highest number of districts operating on propane,
with more than 50 districts. Five other states—Illinois,
Iowa, Michigan, Pennsylvania, and Texas—have more
than 30 districts apiece using propane autogas buses in
Reprinted with permission from Butane Propane News (BPN).
Event commemorates 10th anniversary of meeting to make propane autogas a viable fuel for school transportation departments in Texas
AUSTIN, Texas (Dec. 2, 2015) — A celebration commemorating a decade of propane school buses was held on December 1, 2015 at the Texas Education Agency in Austin to coincide with Texas Propane School Bus Week.
The event was sponsored by the Propane Council of Texas in conjunction with the Propane Education & Research Council and hosted by Texas Commissioner of Education Michael Williams. Remarks from Williams and state Rep. Tony Dale highlighted the event.
Citing the vital role propane autogas plays in powering thousands of school buses in school districts across the state, Texas Gov. Greg Abbott has proclaimed the week of Nov. 30 to Dec. 4 as Texas Propane School Bus Week.
The Texas House of Representatives, led by Dale, has issued a resolution celebrating the 10th anniversary of a group that met in Austin to discuss the concept and development of the first factory-built propane bus, expanding the choices for school districts interested in cleaner-burning bus options. Founders of the group were honored at today’s event.
“The state of Texas has accomplished a significant feat in the last 10 years in bringing clean and affordable fuel to so many school districts,” said Curtis Donaldson, president of CleanFuel USA and initial meeting attendee. “It’s a testament to the hard work of many people that, with a little ingenuity, we could bring a better alternative fuel option to school transportation throughout this state — and beyond.”
Since that first meeting in 2005, all three major school bus manufacturers now offer propane-autogas-powered buses. According to the Texas Railroad Commission, more than 2,600 propane-autogas-powered buses are currently in operation in school districts across the state.
More than 400 school districts throughout the United States are operating more than 7,000 propane autogas school buses on a daily basis. In all, more than half a million children ride propane autogas school buses to and from school.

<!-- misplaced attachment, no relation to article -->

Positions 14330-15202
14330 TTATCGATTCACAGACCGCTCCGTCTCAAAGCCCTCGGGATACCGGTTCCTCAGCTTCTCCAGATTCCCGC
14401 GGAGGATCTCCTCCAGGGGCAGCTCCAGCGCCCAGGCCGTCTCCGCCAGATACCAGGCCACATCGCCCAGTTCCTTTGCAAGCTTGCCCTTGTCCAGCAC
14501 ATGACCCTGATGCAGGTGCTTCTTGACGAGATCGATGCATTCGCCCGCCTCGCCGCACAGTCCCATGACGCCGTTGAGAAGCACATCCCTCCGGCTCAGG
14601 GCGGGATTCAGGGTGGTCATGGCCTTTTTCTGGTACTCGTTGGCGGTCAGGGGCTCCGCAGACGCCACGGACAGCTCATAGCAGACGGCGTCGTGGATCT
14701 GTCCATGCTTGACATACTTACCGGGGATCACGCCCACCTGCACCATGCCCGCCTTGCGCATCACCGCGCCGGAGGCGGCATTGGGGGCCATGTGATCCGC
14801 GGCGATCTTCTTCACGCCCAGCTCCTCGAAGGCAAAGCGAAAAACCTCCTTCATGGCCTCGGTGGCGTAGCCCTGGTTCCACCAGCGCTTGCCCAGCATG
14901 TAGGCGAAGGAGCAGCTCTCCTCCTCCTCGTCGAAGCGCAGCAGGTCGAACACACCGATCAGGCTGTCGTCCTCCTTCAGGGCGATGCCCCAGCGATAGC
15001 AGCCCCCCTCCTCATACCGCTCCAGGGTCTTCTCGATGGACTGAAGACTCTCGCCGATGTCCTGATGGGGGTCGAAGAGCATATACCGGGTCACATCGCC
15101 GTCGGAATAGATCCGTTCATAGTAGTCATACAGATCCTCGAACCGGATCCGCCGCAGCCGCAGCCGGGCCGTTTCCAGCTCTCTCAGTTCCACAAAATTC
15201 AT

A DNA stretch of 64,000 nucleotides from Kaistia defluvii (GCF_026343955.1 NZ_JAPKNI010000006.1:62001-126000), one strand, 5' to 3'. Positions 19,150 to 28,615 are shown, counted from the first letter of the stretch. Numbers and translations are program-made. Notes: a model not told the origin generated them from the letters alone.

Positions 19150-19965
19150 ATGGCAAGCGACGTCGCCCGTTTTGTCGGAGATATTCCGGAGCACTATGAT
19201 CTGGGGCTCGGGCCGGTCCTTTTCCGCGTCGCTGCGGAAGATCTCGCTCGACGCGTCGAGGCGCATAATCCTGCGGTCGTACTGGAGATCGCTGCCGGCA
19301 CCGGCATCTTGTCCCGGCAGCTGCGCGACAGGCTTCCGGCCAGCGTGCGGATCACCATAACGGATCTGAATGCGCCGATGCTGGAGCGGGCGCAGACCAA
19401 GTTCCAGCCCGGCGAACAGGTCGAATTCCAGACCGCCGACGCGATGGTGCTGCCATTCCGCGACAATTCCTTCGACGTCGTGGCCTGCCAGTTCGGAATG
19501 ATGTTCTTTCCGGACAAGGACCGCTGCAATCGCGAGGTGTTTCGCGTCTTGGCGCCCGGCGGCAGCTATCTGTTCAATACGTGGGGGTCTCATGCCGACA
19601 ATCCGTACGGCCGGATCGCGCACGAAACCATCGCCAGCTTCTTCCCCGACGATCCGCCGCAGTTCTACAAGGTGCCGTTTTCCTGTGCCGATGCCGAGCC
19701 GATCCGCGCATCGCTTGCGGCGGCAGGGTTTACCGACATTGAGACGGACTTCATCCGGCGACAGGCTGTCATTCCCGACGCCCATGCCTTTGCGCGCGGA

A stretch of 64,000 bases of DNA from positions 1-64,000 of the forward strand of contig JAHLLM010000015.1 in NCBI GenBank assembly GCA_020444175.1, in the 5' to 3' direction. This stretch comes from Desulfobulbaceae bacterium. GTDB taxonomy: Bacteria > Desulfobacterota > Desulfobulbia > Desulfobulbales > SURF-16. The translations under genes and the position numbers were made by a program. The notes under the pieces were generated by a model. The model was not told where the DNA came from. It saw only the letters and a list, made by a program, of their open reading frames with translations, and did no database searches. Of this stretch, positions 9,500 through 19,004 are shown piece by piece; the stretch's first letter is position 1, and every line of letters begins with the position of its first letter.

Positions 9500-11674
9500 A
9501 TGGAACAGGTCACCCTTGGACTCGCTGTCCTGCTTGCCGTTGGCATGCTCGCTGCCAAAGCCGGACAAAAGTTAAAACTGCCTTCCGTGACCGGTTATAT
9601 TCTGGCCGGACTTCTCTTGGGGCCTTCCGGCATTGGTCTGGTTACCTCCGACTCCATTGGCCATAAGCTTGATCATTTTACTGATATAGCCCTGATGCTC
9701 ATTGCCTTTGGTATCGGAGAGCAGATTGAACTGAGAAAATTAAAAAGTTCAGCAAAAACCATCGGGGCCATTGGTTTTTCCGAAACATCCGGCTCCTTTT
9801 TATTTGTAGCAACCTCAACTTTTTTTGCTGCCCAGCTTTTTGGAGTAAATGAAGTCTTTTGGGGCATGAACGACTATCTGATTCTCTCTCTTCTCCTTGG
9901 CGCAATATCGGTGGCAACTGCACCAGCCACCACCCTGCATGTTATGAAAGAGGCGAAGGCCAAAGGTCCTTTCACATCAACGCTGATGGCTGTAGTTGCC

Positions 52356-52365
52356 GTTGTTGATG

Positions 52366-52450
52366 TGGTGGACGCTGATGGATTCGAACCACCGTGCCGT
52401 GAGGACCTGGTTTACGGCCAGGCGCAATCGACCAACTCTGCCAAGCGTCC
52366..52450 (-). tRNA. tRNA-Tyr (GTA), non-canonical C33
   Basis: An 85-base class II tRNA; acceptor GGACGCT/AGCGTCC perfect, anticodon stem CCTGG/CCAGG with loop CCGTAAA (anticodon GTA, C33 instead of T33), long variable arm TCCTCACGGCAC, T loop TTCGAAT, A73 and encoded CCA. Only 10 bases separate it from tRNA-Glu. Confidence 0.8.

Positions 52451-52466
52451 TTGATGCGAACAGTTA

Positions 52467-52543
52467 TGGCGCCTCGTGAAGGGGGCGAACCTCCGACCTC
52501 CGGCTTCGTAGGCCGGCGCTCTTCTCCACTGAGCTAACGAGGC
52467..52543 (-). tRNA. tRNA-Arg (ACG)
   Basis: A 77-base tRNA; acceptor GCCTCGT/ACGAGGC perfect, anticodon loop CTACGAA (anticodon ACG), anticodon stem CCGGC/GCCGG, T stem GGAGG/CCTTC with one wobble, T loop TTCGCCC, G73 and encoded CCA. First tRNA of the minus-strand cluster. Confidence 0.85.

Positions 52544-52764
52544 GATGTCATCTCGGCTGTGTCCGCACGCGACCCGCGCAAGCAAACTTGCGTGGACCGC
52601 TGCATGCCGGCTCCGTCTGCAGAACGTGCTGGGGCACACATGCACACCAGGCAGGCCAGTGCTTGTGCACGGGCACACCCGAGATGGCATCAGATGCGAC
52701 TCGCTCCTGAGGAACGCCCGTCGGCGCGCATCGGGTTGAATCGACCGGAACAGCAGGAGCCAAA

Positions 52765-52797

“More and more school districts across the country are facing tighter transportation budgets and they must use their resources more wisely,” said Roy Willis, president and CEO of the Propane Education & Research Council. “Propane autogas school buses help districts lower their fuel budgets, but the benefits don’t stop there. Propane school buses improve passenger safety and reduce harmful emissions compared with their diesel bus counterparts, too.”
Many school districts report saving as much as one to two dollars per gallon with propane, and propane-autogas-powered buses require less maintenance over the lifetime of the vehicle, saving additional money on upkeep. These cost savings free up transportation budgets and give schools the option of reinvesting that money back into where it matters most: the classroom.
Propane autogas buses keep passengers safe by eliminating harmful carcinogens found in the exhaust from older diesel school buses. They’re also quieter than diesel buses, allowing drivers to hear better when picking up and dropping students off.
For more information on propane school buses, visit www.betterourbuses.com.
About PERC: The Propane Education & Research Council (PERC) is a nonprofit that provides leading propane safety and training programs and invests in the research and development of new propane-powered technologies. PERC is operated and funded by the propane industry. For more information, visit propane.com.
The Propane Council of Texas (ProCOT) is a non-profit 501 (c) 3 dedicated to educating the public and the propane industry on safety and on the newest clean-burning propane technologies. ProCOT is the state entity that represents the Propane Education & Research Council (PERC), which was authorized by the U.S. Congress with the passage of the Propane Education and Research Act (PERA) of 1996. To find out more about propane autogas, visit www.fuelingtexas.com.